LPD diagnosis can be very difficult, especially in a resource-poor environment. This challenge stems from the relative rarity of the disease, a much higher incidence of non-specific back pain in the whole population, changes in protein expression, non-pathogenic imaging and positive rates from culture[11–12]. The main means of diagnosis are spinal imaging and spinal biopsy materials for microbiological examination and ideal histopathology. In any infectious disease, the therapy should be based on the results of culture and in vitro susceptibility testing. According to Infectious Diseases Society of America(IDSA) clinical practice guideline for the diagnosis and treatment of native vertebral osteomyelitis in adults, LPD is frequently monomicrobial and most often due to Staphylococcus aureus[5–6, 13–14]. The local administration of VCM was usually performed for better control of infection. However, in our study, although blood culture isolated the bacterium, the positive culture rate was 35.2% in group A and 20% in group B, but there were no findings in the stool, urine or surgical material culture[15–16]. There were only 3 cases of Staphylococcus aureus in the two groups. Perhaps because the regimens of antibiotic therapy and the methods of administration were empirical, in the study, the mean times of antibiotic therapy before surgery, which were 17.62 ± 3.76 days in group A and 13.86 ± 4.71 days in group B, could explain why we had more difficulty with the diagnosis as well as the morbidity and mortality of effective treatment, and the culture positive rate was low.
Most patients are cured with a course of 6 weeks or more of antimicrobial therapy, but a few patients may need surgical debridement and/or spinal reconstruction during or after antimicrobial therapy. After complete lesion debridement, numerous interbody bone grafts are applied to recover and reconstruct spinal stability[17–19]. Titanium mesh cages(TMCs) filled with autologous bone grafts have been widely applied and could achieve high bony fusion rates. However, the surgical planning and results could be affected by the subsidence, stress shielding, and radio-opacity. Thus, our research aimed to find a new bone graft that could provide biomechanical support and achieve bony fusion to reduce the incidence of complications. The use of a LSP as the bone graft has several advantages. Firstly, compared with the IG, the LSP were more minimally invasive, shorten the surgery time, and reduce postoperative complication rates. Secondly, in the study, the mean time of bone fusion was 11.30 ± 4.751 months in group A, which was longer than that in group B (6.80 ± 1.50). Although the LSP gained a longer time of bone healing, with the correction of segmental kyphosis, there was no significance among the groups. Hence, the LSP could provide excellent biomechanical support, strength, and bone fusion properties. Furthermore, the LSP, as an autologous bone graft, has a cortical bony structure supporting the bone defect space and can ensure and maintain segmental stability and alignment. After the surgery, the VAS and ODI scores were improved significantly, which improved the life quality of the patients.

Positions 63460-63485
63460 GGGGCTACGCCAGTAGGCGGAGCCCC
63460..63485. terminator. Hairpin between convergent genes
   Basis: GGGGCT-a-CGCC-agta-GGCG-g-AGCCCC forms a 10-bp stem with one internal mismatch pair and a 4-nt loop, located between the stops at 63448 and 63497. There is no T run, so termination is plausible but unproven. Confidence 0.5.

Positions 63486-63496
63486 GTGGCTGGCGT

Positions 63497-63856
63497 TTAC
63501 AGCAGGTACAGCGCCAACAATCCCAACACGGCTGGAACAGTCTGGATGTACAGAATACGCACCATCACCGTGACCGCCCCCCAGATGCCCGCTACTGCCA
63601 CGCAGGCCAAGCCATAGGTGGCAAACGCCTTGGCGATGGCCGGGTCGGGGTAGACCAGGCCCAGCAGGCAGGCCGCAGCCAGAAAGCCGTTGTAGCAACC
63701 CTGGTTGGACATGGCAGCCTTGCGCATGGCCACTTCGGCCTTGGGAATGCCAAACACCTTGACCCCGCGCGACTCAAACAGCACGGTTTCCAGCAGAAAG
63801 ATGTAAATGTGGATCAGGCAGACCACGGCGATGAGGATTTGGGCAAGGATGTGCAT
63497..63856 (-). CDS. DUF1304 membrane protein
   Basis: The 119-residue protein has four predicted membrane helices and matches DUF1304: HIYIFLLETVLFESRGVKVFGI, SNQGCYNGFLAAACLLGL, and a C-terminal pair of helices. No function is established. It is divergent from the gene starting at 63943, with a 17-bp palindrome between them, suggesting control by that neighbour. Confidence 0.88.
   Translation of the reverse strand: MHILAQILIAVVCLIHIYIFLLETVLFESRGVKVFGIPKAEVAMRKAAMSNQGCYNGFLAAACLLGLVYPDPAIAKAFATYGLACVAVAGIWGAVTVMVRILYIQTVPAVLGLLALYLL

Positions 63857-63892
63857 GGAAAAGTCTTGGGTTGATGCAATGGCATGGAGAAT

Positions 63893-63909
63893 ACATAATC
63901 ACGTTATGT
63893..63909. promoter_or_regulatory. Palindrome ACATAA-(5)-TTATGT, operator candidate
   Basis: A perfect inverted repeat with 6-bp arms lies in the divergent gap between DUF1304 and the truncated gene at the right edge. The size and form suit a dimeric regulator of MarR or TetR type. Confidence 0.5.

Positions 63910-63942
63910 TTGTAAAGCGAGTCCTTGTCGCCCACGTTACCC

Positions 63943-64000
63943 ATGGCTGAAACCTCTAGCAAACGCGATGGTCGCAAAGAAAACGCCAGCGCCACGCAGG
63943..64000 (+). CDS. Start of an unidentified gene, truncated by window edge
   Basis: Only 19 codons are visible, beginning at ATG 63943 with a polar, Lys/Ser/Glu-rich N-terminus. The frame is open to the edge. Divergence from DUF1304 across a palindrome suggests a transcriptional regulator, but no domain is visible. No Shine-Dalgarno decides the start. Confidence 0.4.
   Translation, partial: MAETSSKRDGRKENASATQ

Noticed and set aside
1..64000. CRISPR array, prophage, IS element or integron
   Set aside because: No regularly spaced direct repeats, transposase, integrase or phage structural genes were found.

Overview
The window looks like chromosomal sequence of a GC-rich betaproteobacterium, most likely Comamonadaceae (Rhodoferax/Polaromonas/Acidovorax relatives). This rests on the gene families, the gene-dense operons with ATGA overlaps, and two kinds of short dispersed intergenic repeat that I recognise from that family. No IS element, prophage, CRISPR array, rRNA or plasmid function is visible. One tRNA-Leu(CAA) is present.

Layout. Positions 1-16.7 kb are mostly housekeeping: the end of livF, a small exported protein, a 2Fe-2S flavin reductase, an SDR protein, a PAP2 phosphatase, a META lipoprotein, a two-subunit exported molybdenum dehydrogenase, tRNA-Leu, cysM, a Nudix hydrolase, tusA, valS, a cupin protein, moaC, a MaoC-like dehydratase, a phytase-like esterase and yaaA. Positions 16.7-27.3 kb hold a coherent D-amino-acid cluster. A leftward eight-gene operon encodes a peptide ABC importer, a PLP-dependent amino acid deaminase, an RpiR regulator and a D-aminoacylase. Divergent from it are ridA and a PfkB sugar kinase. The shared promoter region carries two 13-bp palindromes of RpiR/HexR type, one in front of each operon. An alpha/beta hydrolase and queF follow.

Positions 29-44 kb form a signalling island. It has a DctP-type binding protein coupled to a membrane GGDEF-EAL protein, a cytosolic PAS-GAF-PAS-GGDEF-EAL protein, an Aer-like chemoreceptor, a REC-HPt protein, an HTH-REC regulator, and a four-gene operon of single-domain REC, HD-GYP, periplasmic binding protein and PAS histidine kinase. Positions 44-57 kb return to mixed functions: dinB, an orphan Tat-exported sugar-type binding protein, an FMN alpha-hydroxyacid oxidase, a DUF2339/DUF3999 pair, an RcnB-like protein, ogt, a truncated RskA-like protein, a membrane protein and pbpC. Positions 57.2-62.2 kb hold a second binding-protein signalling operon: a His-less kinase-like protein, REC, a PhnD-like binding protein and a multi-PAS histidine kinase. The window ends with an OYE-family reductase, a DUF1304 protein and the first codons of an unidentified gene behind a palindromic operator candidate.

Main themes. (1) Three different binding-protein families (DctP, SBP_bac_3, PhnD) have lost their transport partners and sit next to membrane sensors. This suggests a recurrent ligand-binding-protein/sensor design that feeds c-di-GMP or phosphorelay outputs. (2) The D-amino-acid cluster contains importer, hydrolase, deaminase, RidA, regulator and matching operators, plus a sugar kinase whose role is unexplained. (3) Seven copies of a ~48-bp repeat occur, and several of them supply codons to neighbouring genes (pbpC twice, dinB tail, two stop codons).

Although the diagnosis of LPD is very difficult, some clues can be identified: severe low back pain, fever, increasing infection indexes, magnetic resonance imaging (MRI), C-arm-guided biopsy, and clear pathogenic bacteria from cultures[17–18, 21–23]. However, there is a50% misdiagnosis rate,and pathological findings are still the gold standard despite the culture of blood, urine, stool, or surgical tissue being negative. MRI is considered the modalityof choice for radiographic diagnosis, especially in severe lower back pain. Previous studies have reported an MRI sensitivity of 96%, a specificity of 93% and an accuracy of 94% in LPD, and MRI plays the key role in the continuous observation of LPD[24–27].
However, we declare that the study had a few limitations. First, the retrospective natureof the small-sample study may be associated with bias, more patients need to be included in the study. Second, the single LSP as a bone graft had a long bony fusion time and may be a risk factor for the delay of bony fusion.Third, the study did not consider intra- or inter-observer differences, which was associated with bias. In the future, prospective, randomized studies with long-term follow-up periods are needed.